On May 3, US State Department spokeswoman Heather Nauert said that Washington has “serious concerns about Turkey’s potential acquisition” of the S-400 anti-aircraft systems that are planned to deliver from Russia.
“Under NATO and under the NATO agreement, which of course, Turkey is a NATO member, you’re only supposed to buy, they are only supposed to buy, weapons and other materiel that are interoperable with other NATO partners. We don’t see that as being interoperable,” Nauert said during a press briefing.
The notion of halting weapons sales has been put forward in the proposed US National Defense Authorization Act. If the act becomes a law, it will force the US Department of Defense to provide Congress with a report on the military cooperation between the US and Turkey and will block weapons sales to Turkey.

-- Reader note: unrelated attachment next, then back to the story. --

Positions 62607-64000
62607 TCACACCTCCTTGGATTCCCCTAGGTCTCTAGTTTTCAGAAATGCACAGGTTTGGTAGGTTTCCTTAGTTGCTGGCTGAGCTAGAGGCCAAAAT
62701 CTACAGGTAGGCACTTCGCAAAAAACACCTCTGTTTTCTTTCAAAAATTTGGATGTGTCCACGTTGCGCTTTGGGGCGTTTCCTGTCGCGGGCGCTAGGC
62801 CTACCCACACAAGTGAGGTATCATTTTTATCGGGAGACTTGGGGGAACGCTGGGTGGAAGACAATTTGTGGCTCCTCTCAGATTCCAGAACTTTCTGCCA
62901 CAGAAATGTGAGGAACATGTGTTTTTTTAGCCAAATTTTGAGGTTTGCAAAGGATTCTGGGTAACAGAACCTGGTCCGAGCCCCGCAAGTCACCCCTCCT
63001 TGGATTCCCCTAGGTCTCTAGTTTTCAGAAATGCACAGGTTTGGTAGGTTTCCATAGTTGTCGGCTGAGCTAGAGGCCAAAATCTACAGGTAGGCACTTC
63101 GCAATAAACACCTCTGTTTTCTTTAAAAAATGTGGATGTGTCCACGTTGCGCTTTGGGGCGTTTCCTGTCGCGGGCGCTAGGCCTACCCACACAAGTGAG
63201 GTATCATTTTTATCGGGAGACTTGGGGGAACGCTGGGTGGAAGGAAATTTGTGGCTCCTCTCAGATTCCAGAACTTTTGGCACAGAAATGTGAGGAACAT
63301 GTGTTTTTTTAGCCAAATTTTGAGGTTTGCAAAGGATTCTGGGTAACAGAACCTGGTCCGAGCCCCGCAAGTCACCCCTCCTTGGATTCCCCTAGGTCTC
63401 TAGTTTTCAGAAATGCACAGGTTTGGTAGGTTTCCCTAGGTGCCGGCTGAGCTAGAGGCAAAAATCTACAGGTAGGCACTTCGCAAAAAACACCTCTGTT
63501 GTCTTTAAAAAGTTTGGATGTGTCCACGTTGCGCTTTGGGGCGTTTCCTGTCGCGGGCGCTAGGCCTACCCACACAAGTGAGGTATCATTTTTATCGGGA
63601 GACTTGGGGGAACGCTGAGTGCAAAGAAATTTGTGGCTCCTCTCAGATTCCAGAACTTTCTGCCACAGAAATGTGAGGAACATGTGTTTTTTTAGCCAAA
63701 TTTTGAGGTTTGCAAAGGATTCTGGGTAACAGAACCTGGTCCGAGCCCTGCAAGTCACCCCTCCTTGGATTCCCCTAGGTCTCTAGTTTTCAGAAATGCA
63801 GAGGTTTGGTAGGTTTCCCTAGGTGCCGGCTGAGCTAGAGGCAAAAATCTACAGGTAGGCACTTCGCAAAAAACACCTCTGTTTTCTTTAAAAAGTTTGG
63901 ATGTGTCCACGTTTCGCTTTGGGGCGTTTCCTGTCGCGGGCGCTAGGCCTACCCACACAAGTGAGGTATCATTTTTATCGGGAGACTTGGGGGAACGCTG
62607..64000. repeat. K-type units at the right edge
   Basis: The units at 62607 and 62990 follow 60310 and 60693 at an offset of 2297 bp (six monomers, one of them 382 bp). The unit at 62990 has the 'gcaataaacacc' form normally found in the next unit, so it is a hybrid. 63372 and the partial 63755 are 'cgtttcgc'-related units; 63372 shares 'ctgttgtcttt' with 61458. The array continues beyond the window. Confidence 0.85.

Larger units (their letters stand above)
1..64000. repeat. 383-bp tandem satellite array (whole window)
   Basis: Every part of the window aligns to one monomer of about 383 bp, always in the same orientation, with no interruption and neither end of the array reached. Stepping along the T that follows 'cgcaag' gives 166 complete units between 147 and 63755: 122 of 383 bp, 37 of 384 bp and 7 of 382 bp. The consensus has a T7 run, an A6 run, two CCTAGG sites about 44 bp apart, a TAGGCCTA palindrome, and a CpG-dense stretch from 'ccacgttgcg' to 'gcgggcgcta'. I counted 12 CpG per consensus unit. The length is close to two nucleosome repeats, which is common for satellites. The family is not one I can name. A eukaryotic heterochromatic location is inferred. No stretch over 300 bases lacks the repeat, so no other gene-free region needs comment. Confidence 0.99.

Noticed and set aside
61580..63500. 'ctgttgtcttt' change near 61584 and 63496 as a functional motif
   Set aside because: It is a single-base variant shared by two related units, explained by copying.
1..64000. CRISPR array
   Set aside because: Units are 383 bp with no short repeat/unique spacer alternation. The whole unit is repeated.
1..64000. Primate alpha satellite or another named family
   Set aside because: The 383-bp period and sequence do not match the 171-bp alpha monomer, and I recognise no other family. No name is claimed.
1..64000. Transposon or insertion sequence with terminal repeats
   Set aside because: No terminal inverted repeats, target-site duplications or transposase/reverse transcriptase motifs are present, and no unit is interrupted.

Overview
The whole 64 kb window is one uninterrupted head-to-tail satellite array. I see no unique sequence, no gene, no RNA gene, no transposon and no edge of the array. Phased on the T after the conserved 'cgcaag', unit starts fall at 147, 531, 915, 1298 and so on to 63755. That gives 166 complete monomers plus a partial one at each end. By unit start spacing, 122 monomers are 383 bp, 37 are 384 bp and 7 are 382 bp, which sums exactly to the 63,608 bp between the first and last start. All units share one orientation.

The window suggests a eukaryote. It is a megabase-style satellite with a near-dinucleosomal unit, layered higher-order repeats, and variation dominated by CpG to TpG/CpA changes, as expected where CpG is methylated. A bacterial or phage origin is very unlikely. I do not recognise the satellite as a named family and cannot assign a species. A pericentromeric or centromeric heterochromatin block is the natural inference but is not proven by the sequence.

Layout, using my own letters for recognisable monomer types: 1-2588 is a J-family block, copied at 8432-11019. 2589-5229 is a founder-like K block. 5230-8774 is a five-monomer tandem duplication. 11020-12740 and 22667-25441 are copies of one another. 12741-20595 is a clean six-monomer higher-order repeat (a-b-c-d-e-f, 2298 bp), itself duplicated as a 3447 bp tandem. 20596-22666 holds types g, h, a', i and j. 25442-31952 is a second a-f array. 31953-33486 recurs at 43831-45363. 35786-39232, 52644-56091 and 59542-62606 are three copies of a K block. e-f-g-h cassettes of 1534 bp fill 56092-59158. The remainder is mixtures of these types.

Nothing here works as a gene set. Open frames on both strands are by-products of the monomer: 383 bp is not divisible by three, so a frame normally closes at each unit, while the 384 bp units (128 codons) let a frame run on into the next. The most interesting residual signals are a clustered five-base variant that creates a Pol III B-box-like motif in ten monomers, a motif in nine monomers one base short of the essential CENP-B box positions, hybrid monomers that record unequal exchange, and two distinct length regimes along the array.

Turkey plans to buy more than 100 of Lockheed Martin’s F-35 Joint Strike Fighter jets, and is also in talks with Washington over the purchase of Patriot missiles. These contracts will be frozen in this case.
The S-400 deal between Turkey and Russia was signed in December, 2017. The delivery of S-400 systems to Turkey is scheduled to start in 2020. However, in March Moscow stated its readiness to speed up the process.
It should be noted that Turkish Minister of Foreign Affairs Mevlut Cavusoglu stressed that Ankara would retaliate if Washington stops the sale of US weapons over Turkish-Russian military hardware deals.
“If the United States imposes sanctions on us or takes such a step, Turkey will absolutely retaliate,” Cavusoglu said. “What needs to be done is the U.S. needs to let go of this.”
Cavusoglu pointed out that the US sanctions would be “wrong” and “illogical” and Washington “should give up this approach”.
“Turkey is not a country under your orders, it is an independent country… speaking to such a country from above, dictating what it can and cannot buy, is not a correct approach and does not fit our alliance,” Cavusoglu said, referring to the fact that both countries are members of NATO.
The hotly discussed Turkey-Russia deal signals closer relations between both powers, as well as a growing rift between Ankara and Washington.